You can hear the emotion swell in Gerri Backes’ voice when she talks about the members of the Kalispell Senior Center. It’s clear she thinks of them as family. And as senior center president of nearly a year, she’s taken it upon herself to look after them as such.
But she, much like the rest of us, hadn’t planned on a global pandemic throwing a wrench into future plans, gatherings and social opportunities. However, Backes isn’t the type to roll over when faced with adverse circumstances.
And although the center has shut its doors under the direction of Gov. Steve Bullock, Backes is on a mission to find ways to keep local seniors connected and entertained until better days arrive.
She reaches out to at least five of the center’s 320 members every day by phone, sends out emails regularly and arranges time for individuals to pick up books and puzzles from the activity center. Her efforts, both pre- and post-COVID-19 have garnered the attention of Congressman Greg Gianforte, R-Mont., who recognized Backes with the Spirit on Montana commendation on May 1 — a recognition he bestows on one Montanan each week for their accomplishments, dedication or service.
“Congressman Gianforte called and I thought it was for a campaign donation,” she said with a laugh. Instead, they had a 20-minute conversation about her role with the senior center.
“It was very surprising and very humbling,” Backes recalled.
When Backes took on the role of president, her central aim was to increase social opportunities for local seniors. She started a special birthday party for members age 90 and older that was a “smashing success,” and oversees the center’s Warm it Up program, which distributes hats, scarves and quilts made by seniors to local schools and nonprofit organizations. The center also offers exercise classes, bingo and pinochle groups, under her leadership. But when the coronavirus pandemic hit, these and a host of other activities had to be, heartbreakingly, called off. She put the kibosh on an upcoming cornhole tournament and volunteer appreciation parties, among other events.
“We had all kinds of social events — something to look forward to — and that was taken away,” Backes said.
SHE SHIFTED her focus on protecting the mental health and well-being of the members — many of whom have been isolated since the outbreak began, as seniors are at greater risk of developing severe symptoms from COVID-19. And while the state has begun a slow return to normalcy with businesses reopening and the lifting of the stay-at-home order, members of vulnerable populations are still encouraged to shelter in place, according to Bullock’s Phase One Reopening Plan.
Continued isolation in the senior population has been linked to cognitive decline, heart disease, depression and Alzheimer’s disease, according to the National Institute on Aging.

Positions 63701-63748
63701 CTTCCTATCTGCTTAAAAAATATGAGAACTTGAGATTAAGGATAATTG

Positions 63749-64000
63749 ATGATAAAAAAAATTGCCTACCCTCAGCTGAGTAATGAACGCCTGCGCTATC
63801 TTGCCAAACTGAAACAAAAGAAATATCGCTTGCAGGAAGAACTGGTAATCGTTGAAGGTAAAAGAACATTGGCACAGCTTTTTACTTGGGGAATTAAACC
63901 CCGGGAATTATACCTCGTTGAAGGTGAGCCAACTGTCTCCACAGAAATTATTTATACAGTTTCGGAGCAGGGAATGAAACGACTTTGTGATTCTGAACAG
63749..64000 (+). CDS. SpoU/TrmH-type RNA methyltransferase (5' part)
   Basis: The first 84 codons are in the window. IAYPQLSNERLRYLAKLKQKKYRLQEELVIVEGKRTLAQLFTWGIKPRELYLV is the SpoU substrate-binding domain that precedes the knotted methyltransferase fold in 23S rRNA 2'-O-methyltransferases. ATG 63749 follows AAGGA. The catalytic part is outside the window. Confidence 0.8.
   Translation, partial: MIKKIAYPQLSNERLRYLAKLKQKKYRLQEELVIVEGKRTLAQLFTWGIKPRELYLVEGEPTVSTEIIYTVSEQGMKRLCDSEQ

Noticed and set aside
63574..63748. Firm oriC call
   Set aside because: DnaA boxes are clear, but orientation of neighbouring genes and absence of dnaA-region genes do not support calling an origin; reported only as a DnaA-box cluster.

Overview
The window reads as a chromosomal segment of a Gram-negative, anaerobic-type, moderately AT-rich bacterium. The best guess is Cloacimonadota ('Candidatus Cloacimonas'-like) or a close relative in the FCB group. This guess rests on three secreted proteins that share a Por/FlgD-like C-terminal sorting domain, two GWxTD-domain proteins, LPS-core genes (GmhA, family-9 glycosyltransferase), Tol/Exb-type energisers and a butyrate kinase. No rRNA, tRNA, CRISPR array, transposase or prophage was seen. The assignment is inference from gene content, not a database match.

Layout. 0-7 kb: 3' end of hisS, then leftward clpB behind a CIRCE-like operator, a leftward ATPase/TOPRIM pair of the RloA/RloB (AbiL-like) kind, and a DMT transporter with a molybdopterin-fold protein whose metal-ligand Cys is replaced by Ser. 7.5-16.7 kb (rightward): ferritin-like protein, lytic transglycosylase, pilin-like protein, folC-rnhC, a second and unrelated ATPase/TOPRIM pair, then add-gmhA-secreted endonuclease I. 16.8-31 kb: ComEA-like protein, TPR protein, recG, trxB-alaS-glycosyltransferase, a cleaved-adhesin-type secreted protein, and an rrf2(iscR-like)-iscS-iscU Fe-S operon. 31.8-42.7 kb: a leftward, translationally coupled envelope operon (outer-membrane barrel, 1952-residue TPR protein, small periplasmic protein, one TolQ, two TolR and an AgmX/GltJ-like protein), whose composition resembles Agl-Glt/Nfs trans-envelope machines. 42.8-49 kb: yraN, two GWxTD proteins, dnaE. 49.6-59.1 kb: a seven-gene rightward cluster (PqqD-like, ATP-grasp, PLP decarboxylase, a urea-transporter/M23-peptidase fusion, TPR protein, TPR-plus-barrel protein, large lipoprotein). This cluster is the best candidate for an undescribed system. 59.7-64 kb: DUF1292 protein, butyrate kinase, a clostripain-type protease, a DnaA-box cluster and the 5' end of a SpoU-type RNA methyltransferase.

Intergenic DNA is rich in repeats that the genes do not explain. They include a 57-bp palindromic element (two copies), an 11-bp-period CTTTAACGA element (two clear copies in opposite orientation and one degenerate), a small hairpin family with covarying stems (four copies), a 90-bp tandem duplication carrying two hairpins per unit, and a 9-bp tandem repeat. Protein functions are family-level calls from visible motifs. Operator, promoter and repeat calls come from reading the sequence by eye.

“Loneliness acts as a fertilizer for other diseases,” Dr. Steve Cole, director of the Social Genomics Core Laboratory at the University of California, said in an NIA article. “The biology of loneliness can accelerate the buildup of plaque in arteries, help cancer cells grow and spread, and promote inflammation in the brain leading to Alzheimer’s disease. Loneliness promotes several different types of wear and tear on the body.”
In addition to keeping in touch with the center members, Backes has delivered masks to their doorsteps, free of charge. And when she does make a phone call, she makes sure she’s brightened their day before putting the phone down.
“When I do the telephone calls with people, I don’t want to hang up until I hear them laugh,” she said.
Backes has also found creative ways to get seniors together safely. For those who do feel comfortable venturing outside, she’s organized outdoor exercise classes four days a week in the parking lot of the Kalispell Elks Club. Chairs are spaced out generously and participants are asked to bring their own equipment to reduce the risk of exposure to the virus. Drivers passing by will honk their horns at the class of seniors and wave to them, she said.
“It’s just getting outside, getting the sun and seeing people,” Backes said. “The other day I went by and they were doing their windmill thing sitting on their chairs — they were laughing so hard they couldn’t even exercise.”
She’s also working on plans for drive-by birthday parties to give the seniors something fun to look forward to.
“We’re at the end of our chapter in life and each day is special to us. We don’t want to spend the last of our days in the stay-at-home mode and be alone,” Backes said. “We’re going to learn a lot about ourselves through this and what we value.”